18 February 2000

Assurance is

costing growers too much

By Amanda Dunn

QUALITY assurance is costing UK farmers far too much, particularly when compared with the requirements placed on overseas producers.

So says a top accountant. But assurance scheme backers insist costs are being cut, efforts are being made to unify schemes and assurance criteria are being applied to most imports.

While acknowledging the need for produce assurance to meet buyer demands in the UK, the cost implications are a real concern for Pamela Gladwin of accountant Deloitte & Touche.

A recent Nuffield scholarship visit to the US, Canada, Poland and France suggested farmers there were not subject to the same consumer demands for quality assurance – and consequently avoided the associated costs.

"While it is important that we know how crops are produced, the cost of meeting standards is being passed back to the farmer, who can no longer sustain this in todays climate," she says.

"In the States there is much more concern over GM crops, making general quality assurance take a back seat. Although Canada has higher quality control than the US, France hasnt gone down the assurance route as yet and Poland remains a long way behind."

But it is not just subscription or set-up charges that concern her. "Once farmers have joined, standards are continually changing and they incur further expense."

NFU cereals adviser Jonathan Pettit admits costs can rise where growers are required to join more than one scheme to ensure the consumer demands of different sectors are met.

The NFU is now trying to reduce the number of visits a farmer has by amalgamating the inspection process, he says. Last year a pilot project covered the Assured Produce Scheme and Assured Combinable Crops Scheme. "While the schemes would remain separate, the verification visit would amalgamate, potentially cutting the cost to the farmer," says Mr Pettit.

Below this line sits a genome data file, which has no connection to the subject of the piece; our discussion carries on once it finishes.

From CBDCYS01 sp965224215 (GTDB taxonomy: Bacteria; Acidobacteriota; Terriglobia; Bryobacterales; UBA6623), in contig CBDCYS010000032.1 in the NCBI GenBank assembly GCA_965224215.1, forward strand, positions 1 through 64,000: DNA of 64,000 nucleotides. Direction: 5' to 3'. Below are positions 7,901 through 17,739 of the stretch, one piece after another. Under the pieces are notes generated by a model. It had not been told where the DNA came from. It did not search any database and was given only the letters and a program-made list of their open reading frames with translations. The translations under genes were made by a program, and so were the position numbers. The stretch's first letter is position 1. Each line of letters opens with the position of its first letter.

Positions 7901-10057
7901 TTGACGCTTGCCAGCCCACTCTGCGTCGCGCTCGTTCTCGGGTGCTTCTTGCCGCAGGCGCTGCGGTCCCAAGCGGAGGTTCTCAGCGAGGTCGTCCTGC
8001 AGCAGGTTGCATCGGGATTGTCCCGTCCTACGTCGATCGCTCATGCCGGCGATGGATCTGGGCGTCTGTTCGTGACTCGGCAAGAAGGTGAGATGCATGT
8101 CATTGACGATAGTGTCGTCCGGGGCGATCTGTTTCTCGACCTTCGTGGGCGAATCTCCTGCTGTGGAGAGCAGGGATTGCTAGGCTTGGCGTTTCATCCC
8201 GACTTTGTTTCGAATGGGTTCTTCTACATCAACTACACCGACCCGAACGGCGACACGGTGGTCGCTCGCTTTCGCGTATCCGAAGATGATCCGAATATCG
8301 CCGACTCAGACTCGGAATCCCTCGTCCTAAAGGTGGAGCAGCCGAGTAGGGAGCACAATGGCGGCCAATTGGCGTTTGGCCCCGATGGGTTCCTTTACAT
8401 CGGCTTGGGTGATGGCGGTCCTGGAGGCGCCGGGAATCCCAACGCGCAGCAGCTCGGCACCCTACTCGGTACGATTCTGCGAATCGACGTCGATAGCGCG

Following the success of the pilot scheme a move to single visits to verify farms for both ACCS and APS membership, with a single fee, is likely by late spring/early summer 2000, confirms ACCS chairman Jonathan Tipples.

Costs are now being renegotiated with scheme administrator UK Food Quality Certification. The unified scheme should be significantly cheaper than the two separate ones, says Mr Tipples.

However, a further move towards a single whole farm scheme is not on the cards. "We are keen to avoid a whole farm assurance scheme. If someone qualifies on cereals but has a problem with pigs they could then lose assurance on the overall farm," says Mr Tipples.

"The system we would like to see is modular, with a minimum number of inspections. That is a longer term issue and the general feeling is it may be 4-5 years away."

Tightening standards are not currently an issue, he adds. "In order to come in line with APS the only additional requirement for ACCS members is for a bucket of sand in the chemical store to soak up spilt pesticides. As far as we are concerned, although our manual has been rewritten and rearranged, the standards remain the same."

The scope to contain costs where farms have merged is also being recognised. "We have 8400 members on 12,000 MAFF holdings, so we effectively have one and a half farms per member," he notes.

"Members do need to make us aware of their situations and we will certainly try to help them out," he adds. He is currently looking at subscription costs for Delta Farming, a merger of five Norfolk farmers.

While that will help, Delta Farmings Laurie Ritchie is frustrated by differing standards. "It is right that we should protect the consumer, but what I object to is supplying assured produce when our foreign counterparts are not."

That is a common complaint and one Mr Tipples has sympathy with. "But if you talk to the millers, they immediately point out that the vast proportion of grain they buy is British, and much of the relatively small amounts that are imported cant be produced by the British farmer in the British climate.

"Where I would feel extremely annoyed is if grain was coming in of a similar quality and they then chose to buy cheaper non-assured grain."


* Hefty cost burden.

* Not borne outside UK.

* ACCS/APS merge soon.

* Multi-farms, single fee.

* Import concerns persist.


&#8226 Hefty cost burden.

&#8226 Not borne outside UK.

&#8226 ACCS/APS merge soon.

&#8226 Multi-farms, single fee.

&#8226 Import concerns persist.